Game Review Data
Game Title
Kim Possible
Disney Interactive
1 Player. Password Save.
Andrew Blanchard



Ratings Scale:






Archived Game Reviews:

From A - Z



Kim Possible was released in North America some time in November last year but got lost in the deluge of "Triple A" titles which got the lion's share of press coverage. For those that don't know, Kim Possible is a popular animated series that airs on Disney Channel and ABC Kids. Here's a summary of the game's plot:

"Dr. Drakken has found a maniacally new way to take over the world - with a credit card! He's hired a host of thugs and bought menacing creations to carry out his plans to thwart Kim's attempts to stop him. He's even kidnapped Ron, making Kim's job even more difficult! Kim will have to rely on her training and some timely advice from Wade to track Dr. Drakken down and put him out of commission! Can Kim handle it all on her own?"

Screen Shots


Kim Possible is a side scrolling platform cum beat'em up type of game. There are some puzzle elements too but not to worry, as your handy Kimmunicator will usually explain these puzzles with information beamed directly from HQ. You'll also have to overcome some rather tricky situations by utilizing Kim's expertise in acrobatics, although this is generally quite problematic because of the control system which I'll explain about later.

During your adventures, you'll discover bonus items littered about the levels. Some of these items will help you in your quest while others will simply help to increase your score. Some of the more helpful items include ray guns and bombs that will allow you to pick off enemies from a distance, which is especially helpful when you're low on health. If you collect all the bonus items and complete a level with a perfect score, you'll get the incentive to view an unlocked image in the gallery. Unfortunately, however, the unlocked items only remain if you record the less than user friendly pass code on a piece of paper and remember not to misplace it.


I must warn that the Kim Possible control system has one particularly flawed and poorly implemented move, and that is the very essential 'super' or 'double jump'. Now, rather than allowing you to gain greater height by tapping the 'A' button a couple of times, the developers have decided instead that in order to grab that slightly out of reach platform, you'll have to pull off a combo that entails performing a cartwheel and then jumping at just the right moment. This is difficult as the move requires split second timing to succeed. You can of course ignore pulling it off if it's just to reach a bonus item, but when you have to do it to move on to the next level, it becomes a big problem and not to mention, frustrating as hell. The rest of the control system is okay, it's just this one move that for me, wrecks much of the game's playability.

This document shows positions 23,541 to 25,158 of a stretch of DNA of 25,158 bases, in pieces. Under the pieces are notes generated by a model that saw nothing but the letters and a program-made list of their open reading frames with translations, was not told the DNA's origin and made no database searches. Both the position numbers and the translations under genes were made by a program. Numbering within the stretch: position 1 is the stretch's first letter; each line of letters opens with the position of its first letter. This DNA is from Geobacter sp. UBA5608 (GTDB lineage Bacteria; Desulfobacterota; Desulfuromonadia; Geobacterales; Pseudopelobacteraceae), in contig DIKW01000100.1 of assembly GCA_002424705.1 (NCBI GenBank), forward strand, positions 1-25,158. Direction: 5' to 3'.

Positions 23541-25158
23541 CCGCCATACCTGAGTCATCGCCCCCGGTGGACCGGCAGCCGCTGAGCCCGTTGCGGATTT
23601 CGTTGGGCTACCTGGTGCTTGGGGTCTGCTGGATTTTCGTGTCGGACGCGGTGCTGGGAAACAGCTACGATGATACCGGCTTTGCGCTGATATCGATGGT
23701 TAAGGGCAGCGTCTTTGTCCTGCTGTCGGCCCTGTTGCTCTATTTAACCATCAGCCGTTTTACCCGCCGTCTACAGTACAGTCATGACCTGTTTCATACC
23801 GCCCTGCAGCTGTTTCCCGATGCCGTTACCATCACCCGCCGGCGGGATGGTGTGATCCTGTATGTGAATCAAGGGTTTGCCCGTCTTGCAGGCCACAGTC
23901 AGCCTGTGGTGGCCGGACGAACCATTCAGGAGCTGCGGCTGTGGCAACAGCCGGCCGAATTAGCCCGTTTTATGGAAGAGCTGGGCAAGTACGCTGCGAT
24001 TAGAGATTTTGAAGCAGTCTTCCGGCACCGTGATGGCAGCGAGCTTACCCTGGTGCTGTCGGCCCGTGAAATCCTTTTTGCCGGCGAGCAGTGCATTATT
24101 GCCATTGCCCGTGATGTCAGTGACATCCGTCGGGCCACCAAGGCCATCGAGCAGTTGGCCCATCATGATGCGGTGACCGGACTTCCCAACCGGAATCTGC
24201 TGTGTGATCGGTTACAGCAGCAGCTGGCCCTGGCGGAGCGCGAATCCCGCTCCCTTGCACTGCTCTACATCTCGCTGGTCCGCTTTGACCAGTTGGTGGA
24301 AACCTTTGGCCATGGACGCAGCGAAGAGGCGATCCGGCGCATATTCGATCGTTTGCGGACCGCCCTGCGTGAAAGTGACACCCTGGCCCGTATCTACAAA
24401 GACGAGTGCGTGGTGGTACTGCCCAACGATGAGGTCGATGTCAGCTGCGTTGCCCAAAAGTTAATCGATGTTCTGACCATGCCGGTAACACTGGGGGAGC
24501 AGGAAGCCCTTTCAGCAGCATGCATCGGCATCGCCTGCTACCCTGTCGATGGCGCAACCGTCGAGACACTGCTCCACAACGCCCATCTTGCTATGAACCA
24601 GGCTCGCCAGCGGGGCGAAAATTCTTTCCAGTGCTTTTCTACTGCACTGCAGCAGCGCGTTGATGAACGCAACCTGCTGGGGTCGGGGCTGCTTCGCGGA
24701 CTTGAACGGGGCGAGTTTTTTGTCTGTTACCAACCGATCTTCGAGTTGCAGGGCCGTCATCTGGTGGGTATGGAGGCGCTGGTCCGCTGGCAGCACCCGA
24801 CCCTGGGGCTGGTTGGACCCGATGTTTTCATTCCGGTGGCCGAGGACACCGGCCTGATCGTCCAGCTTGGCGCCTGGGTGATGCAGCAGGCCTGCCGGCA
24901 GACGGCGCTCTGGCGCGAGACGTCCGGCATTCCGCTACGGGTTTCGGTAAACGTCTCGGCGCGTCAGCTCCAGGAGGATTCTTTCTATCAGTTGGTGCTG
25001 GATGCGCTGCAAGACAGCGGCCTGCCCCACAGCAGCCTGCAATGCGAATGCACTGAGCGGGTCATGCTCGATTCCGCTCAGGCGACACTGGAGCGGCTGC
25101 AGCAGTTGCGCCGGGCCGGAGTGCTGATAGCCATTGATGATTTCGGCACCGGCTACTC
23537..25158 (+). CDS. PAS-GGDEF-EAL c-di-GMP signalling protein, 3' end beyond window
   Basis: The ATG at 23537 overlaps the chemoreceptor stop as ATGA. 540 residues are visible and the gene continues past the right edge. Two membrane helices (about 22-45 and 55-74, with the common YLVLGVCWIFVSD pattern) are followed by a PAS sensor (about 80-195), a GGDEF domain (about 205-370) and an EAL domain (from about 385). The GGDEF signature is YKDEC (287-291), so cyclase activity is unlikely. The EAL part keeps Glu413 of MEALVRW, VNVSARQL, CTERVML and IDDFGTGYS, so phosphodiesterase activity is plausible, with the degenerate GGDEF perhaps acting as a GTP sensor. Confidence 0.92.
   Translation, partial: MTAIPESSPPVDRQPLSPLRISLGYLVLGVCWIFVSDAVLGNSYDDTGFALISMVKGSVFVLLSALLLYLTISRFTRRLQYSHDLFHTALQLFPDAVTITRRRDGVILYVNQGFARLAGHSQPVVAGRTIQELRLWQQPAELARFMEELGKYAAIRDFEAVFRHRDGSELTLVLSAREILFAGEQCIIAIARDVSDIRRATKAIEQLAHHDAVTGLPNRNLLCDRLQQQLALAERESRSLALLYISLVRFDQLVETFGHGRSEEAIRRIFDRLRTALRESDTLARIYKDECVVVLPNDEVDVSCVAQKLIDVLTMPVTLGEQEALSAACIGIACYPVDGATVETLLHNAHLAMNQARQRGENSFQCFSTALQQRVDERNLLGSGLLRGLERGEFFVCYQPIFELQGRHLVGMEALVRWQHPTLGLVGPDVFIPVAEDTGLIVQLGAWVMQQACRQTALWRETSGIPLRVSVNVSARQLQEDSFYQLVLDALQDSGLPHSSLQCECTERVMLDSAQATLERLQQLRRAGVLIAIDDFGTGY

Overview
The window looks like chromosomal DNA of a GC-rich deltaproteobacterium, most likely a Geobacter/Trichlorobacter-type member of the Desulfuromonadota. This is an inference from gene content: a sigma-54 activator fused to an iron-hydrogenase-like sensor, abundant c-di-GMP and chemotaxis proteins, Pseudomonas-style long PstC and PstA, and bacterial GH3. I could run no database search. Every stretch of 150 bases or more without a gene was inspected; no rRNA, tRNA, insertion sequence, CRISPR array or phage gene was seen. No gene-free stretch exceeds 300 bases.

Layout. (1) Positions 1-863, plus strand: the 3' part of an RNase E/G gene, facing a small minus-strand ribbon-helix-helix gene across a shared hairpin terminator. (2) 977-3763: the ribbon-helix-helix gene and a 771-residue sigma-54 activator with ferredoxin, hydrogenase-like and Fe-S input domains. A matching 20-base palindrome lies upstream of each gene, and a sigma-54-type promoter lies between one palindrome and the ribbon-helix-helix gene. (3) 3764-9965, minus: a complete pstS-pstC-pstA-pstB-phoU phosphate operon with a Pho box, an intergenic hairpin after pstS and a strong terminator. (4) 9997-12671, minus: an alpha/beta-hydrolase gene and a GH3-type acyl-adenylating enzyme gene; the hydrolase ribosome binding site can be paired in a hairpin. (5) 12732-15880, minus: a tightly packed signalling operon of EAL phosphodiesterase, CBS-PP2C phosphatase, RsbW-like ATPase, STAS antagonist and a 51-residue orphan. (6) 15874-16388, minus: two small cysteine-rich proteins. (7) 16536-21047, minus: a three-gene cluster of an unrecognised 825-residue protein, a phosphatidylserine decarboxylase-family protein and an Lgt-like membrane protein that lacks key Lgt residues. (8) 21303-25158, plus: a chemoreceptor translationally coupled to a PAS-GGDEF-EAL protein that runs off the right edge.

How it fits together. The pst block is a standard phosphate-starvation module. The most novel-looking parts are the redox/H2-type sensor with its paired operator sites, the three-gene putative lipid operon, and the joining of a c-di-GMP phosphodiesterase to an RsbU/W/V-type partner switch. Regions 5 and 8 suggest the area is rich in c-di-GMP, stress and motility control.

Digital Eclipse has maintained a high visual standard for Kim Possible and everything is designed to complement the cartoon series with forced perspective buildings and vibrantly decorated interiors populating the levels. The animation's pretty good too with Kim and the wide variety of foes moving in a smooth and pleasing fashion. There are also some choice FMV clips taken from the series which is always a welcome addition as opposed to static cut screens.

Sound & Music

The music in Kim Possible is not too bad although cheesy and reminiscent of the standard spy movie soundtracks. Sound effects wise you get the usual grunts and groans as Kim battles though the levels, with the odd explosion and laser noise whenever a bonus item is activated. Most impressive though is the audio that accompanies the FMV clips. Generally, because of the high compression, most FMV clips don't sound too good. Digital Eclipse, however, have aside from perfecting the video stream in the clips, also mastered the audio aspect, resulting in FMV that not only look good but sound crystal clear as well.

Final Comments

Just like the TV series, Kim Possible the game should have been fun and entertaining. Unfortunately, this isn't the case, due to some appalling design choices. First off, is the irritating "cartwheel/jump" in the control system. Second, is that some parts of it is way too difficult considering its target audience and finally, the use of a cumbersome seven digit password save. Despite the flaws, however, the game is still playable and what I might consider flaws, others might view as challenges. Fans of the series in particular might want to give it a try, and if you do then all I can say is, good luck because you're going to need it!

@ EAGB Advance 2002. All rights reserved.